“WITH ER’ ‘EAD TUCKED UNDERNEATH ‘ER ARMS” Christmas Spirits

 

anne-boleyn
Ann Bolyn, who lost her head at the king’s whim. She haunts many an English palace, but only appears at her home of Hever at Yuletide.

Next to Charles Dickens’ famed spectres, the most notorious of English ghosts has to be the beautiful but ill fated Ann Bolyn.

One of Henry the Eighth’s less fortunate ex’s, he had her beheaded, supposedly because of her infidelity. Ever since, she has been reported to wander the Tower of London, her beautiful visage relocated under her right arm.

In truth, however, there are a number of places in England where Ann Bolyn’s ghost has been sighted–in most cases still lacking a head on her shoulders.  Ann has on occasion been sighted at Hever Castle, her childhood home; Blickling Hall, her alleged birthplace;
The Tower of London, where she was executed; Hampton Court Palace and Windsor Castle, where Anne and Henry resided during their marriage; Salle Church in Norfolk, where Anne’s body was allegedly moved after her original burial in the Chapel of St Peter ad Vincula in the Tower of London and secretly buried under a black slab near the tombs of her Boleyn ancestors; and Marwell Hall in Hampshire, a residence of the Seymours between 1530-1638.

Wherever she may roam throughout the year, one thing is certain: at Christmastime she returns to her ancestral home of Hever Castle, in Kent.

Whether she haunts this castle, “with er ead tucked underneath er arms” is not certain; but we prefer to think not. She comes home to Hever for the holidays, so perhaps that is why she is on her best behavior here.

What is certain is that on Christmas Eve she can be seen walking across the bridge of the River Eden and onto the castle grounds. She has also been sighted under an ancient oak tree where she and Henry first courted. Perhaps for one night out of the year she may find a place to rest–her head still attached–in her ancestral home.

For more true ghost stories, see Strange Tales of the Dark and Bloody Ground, Dixie Spirits, and Ghosts and Haunts of Tennessee; all are available at better book stores.

Strange Tales of the Dark and Bloody Ground chronicles true stories of unexplained phenomena in the Mid South.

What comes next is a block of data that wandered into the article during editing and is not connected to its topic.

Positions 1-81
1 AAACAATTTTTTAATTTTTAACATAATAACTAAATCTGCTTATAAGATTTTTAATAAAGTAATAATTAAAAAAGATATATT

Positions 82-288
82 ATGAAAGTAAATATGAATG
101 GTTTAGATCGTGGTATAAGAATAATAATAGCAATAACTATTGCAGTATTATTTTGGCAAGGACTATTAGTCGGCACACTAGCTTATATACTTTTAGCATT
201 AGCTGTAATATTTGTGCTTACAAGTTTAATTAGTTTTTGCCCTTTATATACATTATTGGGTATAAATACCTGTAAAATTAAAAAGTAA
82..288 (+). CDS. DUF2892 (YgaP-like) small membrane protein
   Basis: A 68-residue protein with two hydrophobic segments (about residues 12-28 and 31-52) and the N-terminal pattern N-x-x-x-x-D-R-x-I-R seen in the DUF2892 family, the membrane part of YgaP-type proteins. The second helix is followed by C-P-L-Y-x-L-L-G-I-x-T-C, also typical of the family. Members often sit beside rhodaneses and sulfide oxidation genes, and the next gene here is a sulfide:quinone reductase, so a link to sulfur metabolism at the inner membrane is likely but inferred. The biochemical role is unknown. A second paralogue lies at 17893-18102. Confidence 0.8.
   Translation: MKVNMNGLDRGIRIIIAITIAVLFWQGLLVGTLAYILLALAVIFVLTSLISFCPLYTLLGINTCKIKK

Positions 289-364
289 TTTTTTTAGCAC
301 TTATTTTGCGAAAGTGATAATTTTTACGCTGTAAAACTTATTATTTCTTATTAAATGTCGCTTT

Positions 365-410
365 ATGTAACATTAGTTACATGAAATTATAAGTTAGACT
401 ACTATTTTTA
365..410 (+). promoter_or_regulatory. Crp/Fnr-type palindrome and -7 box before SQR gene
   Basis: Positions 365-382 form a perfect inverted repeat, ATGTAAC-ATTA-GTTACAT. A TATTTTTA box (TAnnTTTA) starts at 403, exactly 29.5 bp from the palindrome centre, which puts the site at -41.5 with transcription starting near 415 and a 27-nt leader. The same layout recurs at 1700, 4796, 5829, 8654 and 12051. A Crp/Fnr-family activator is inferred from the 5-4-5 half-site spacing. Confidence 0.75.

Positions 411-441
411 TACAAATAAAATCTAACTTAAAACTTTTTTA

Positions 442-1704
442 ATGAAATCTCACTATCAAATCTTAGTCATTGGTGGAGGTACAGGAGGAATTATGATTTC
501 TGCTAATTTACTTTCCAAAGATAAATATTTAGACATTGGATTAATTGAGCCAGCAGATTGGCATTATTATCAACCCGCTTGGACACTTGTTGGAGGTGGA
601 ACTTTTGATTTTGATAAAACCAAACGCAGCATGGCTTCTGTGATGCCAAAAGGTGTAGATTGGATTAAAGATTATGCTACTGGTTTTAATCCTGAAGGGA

Strange Tales of the Dark and Bloody Ground chronicles true stories of unexplained phenomena in the Mid South.
GHOSTS AND HAUNTS OF TENNESSEE
Ghosts and Haunts of Tennessee. True haunting tales of the Mid South
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It’s Apocalypse Day! Welcome to the End!

Doomsday
Forget about the Mayans: Merlin predicted the end of the world a millennium ago!
Merlin is best known today as a sorcerer; in his own day however he was renowned as a Seer and prophet.
Merlin is best known today as a sorcerer; in his own day however he was renowned as a Seer and prophet.
Yes folks, it’s that day we have all been waiting for: 12/21/12. As we all wait for that fatal rumble, that ball of fire in the sky, or something similar that someone out there has said the Mayans predicted, let me lay another ancient prophecy of Doom on you that all the Cassandras have overlooked: none other than the granddaddy of all seers and soothsayers: Merlin.

In his book of prophecies, towards the end of a series of bewildering prophecies about Arthur and his British successors, he gets even weirder and goes into a prophecy that, whatever its specific meaning, certainly must portend the end of the world. One thing is clear: they mainly pertain to a cataclysmic celestial event, since there are quite a few astrological references. However, rather than my trying to interpret its meaning, I shall simply present them for your consideration and allow Merlin to relate his warning to you in his own words:

In the wrath of the stars shall the standing corn be withered and the dews of heaven shall be forbidden to fall.

Root and branch shall change places, and the newness of the thing shall be as a miracle.

The shining of the sun shall be dimmed by the amber of Mercury, and shall be a dread unto them that behold it.

Stilbon of Arcady shall change his shield, and the helmet of Mars shall call unto Venus. The helmet of Mars shall cast a shadow, and the rage of Mercury shall overpass all bounds.

Iron Orion shall bare his sword.

Phœbus of the ocean shall torment his clouds.

Jupiter shall trespass beyond his appointed bounds, and Venus forsake the way that hath been ordained unto her.

The malignity of Saturn the star shall fall upon earth with the rain of heaven, and shall slay mankind as it were with a crooked sickle.

The twice six houses of the stars shall mourn over the wayward wandering of their guests.

The Twins shall surcease from their wonted embrace, and shall call the Urn unto the fountains.

The scales of the Balance shall hang awry until the Ram shall set his crooked horns beneath them.

The tail of the Scorpion shall breed lightnings, and the Crab fall at strife with the Sun.

The Virgin shall forget her maiden shame, and climb up on the back of the Sagittary.

The chariot of the Moon shall disturb the Zodiac, and the Pleiades shall burst into tears and lamentation.

None hereafter shall return unto his wonted duty, but Ariadne shall lie hidden within the closed gateways of her sea-beaten headland. In the twinkling of an eye shall the seas lift them up, and the dust of them of old again begin to live. With a baleful blast shall the winds do battle together, and the sound thereof shall be heard amongst the stars.’